Insurers have moved to defend the use of private investigators, saying they are necessary for the detection of fraud and they have tightened the industry code to prevent the misuse of surveillance.
In round six of the Hayne royal commission, Japanese-owned insurer TAL was forced to explain the invasive tactics used by its private investigator that involved following TAL's claimant to the swimming pool and observing detailed moments of physical affection with her partner.
TAL said in its submission published on Wednesday that it acknowledged the level of surveillance used in the case study was excessive, very personal and highly intrusive.
However, it defended its position, saying its approach to investigation was accepted industry-wide at the time and oversight of the use of surveillance has improved significantly with the introduction of the industry code.
Suncorp was also exposed for spying on one of 10 claimants before clamping down on the practice. It acknowledged there were cases when its private investigators drove erratically to follow the policyholder and accepted a surveillance engagement despite personally knowing the policyholder.
Financial Services Council senior life insurance policy manager Nick Kirwan said life insurers are already moving on from the use of private investigators.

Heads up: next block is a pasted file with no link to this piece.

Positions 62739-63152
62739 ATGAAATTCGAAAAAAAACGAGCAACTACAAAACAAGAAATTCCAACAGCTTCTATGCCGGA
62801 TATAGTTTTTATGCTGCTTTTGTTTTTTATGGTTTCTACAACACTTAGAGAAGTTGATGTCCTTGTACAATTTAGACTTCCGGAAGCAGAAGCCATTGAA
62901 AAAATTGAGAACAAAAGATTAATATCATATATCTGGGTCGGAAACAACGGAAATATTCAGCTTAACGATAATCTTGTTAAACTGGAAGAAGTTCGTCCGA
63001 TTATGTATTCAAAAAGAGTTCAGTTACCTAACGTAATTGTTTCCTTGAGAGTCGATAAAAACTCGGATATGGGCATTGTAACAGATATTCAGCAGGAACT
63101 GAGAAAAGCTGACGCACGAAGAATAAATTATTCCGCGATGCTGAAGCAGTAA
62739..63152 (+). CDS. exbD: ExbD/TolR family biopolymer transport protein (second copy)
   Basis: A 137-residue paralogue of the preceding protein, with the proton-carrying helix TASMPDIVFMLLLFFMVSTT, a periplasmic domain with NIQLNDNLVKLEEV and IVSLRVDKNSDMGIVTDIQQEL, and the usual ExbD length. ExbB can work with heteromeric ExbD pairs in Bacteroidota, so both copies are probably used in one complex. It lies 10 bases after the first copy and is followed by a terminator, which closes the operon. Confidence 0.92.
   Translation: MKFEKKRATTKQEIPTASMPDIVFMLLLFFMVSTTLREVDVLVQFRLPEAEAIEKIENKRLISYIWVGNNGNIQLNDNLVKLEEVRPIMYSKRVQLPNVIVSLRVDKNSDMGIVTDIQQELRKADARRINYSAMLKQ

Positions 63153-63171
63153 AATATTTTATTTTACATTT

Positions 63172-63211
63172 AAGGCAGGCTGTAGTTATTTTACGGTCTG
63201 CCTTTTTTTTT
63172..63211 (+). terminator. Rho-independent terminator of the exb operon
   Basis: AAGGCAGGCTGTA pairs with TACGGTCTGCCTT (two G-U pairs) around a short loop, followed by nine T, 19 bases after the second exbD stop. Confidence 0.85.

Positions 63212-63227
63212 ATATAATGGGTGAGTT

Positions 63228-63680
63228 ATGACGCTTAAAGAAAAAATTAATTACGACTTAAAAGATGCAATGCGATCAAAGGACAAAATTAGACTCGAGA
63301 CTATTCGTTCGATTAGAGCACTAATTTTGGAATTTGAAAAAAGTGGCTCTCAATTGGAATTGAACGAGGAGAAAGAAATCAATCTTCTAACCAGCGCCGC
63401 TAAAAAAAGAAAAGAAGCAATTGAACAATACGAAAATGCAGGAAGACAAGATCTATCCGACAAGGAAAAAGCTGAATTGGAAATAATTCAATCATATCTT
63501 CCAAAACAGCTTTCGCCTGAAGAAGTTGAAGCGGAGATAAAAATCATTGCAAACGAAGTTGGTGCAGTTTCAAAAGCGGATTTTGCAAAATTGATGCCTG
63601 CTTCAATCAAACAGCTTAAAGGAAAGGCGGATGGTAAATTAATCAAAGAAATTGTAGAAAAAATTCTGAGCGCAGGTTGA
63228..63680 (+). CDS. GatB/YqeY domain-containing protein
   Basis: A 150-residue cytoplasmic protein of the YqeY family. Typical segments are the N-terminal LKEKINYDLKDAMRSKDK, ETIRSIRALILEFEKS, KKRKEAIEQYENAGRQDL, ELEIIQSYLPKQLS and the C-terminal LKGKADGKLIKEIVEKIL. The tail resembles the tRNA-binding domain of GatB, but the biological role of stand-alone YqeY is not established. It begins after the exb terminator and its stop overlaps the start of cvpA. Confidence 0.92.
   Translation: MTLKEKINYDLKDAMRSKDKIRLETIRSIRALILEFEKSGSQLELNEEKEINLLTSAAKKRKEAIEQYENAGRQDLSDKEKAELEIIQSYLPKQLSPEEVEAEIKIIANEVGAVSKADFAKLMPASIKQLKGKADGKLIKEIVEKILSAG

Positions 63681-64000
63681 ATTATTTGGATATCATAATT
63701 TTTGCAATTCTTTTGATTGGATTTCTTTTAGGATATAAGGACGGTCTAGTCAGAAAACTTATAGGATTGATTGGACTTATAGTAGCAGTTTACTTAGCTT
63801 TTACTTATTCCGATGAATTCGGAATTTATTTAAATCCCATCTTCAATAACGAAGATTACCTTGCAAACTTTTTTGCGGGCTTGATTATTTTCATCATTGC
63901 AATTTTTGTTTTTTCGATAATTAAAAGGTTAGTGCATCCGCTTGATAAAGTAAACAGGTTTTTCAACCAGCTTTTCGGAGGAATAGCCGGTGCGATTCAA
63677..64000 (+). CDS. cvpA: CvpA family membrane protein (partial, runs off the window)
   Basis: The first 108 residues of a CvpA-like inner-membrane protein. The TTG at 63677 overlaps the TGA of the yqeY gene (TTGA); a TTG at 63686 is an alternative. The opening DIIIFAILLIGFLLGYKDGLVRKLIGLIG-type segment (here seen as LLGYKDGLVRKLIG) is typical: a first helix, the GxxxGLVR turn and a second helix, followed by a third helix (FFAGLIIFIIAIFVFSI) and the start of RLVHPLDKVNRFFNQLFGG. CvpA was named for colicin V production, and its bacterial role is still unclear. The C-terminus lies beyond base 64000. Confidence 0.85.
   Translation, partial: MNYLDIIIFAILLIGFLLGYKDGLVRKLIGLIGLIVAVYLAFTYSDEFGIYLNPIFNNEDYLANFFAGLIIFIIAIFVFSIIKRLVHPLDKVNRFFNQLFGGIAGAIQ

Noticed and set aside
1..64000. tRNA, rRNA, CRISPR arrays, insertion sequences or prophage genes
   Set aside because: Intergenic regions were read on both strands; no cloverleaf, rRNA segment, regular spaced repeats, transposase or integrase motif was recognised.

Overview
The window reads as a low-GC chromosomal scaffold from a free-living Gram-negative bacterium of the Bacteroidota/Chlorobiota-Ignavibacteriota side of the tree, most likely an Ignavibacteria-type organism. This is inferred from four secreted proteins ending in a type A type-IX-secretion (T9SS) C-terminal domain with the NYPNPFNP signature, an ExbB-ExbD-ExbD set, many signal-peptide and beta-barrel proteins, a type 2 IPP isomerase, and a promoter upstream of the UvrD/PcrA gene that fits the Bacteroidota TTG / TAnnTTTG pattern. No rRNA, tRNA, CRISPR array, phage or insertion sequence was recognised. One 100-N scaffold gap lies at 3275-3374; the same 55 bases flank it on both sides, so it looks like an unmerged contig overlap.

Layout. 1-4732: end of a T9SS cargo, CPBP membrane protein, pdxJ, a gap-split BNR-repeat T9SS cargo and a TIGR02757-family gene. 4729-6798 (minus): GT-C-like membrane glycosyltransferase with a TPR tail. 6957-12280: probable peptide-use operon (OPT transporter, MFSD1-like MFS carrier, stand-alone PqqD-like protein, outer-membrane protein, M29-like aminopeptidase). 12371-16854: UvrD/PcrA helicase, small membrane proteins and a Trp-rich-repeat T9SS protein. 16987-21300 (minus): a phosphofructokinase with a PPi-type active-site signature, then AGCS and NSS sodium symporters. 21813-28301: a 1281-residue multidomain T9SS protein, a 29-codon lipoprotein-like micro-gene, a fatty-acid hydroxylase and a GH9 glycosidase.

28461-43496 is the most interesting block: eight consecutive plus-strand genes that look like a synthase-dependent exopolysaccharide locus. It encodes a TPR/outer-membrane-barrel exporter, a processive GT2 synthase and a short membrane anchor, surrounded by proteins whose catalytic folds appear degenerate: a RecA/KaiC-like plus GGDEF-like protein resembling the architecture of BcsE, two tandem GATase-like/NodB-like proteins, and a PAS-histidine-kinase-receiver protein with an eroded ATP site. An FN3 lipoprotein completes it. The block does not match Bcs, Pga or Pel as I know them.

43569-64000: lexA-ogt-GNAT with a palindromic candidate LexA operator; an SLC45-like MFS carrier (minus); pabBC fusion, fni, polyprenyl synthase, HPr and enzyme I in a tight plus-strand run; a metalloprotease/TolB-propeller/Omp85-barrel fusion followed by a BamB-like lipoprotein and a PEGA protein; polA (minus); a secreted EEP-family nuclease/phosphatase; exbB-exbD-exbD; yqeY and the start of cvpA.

"They are using it as the last resort," he said.
He said the new industry code prompted insurers to think about other ways they can investigate claims, including by involving mental health professionals at the claims stage.
Under the Financial Services Council Life Insurance Code of Practice, which came info effect in June last year, there are strict guidelines around the use of private investigators.
Requests for surveillance must be approved by a senior claims manager and investigators should avoid filming people other than the claimant.
Investigators should also stop surveillance if it is negatively affecting customers' recovery.
Insurance fraud significant
Insurance Council of Australia also defended the use of surveillance among general insurers.
"General insurers occasionally use private investigators to confirm details of a claim or if elements of a claim are suspicious. Insurance fraud is estimated to cost the industry more than $2.2 billion a year, which significantly adds to the cost of premiums," ICA general manager communications and media relations Campbell Fuller said.
"Insurers have a duty to customers to investigate and where possible eliminate fraud from general insurance."
The new version of the General Insurance Code of Practice, to be launched early 2019, will build on the standards for general insurers' use of private investigators, Mr Fuller said.
In the 2018 final report into the review of the code, ICA said insurers should maintain an internal register of investigators' licences and stop surveillance if it is negatively affecting a pre-existing mental health condition.
Wayne Gladman, national secretary of the Australian Institute of Professional Investigators, said private investigators are generally licensed by state and territory authorities and they have an obligation to act within the boundaries of the law.
He said private investigators act independently to get to the truth within the confines of the law.
"We are not an advocate for any side, we are a gatherer of information," Mr Gladman said.
Source: Financial Review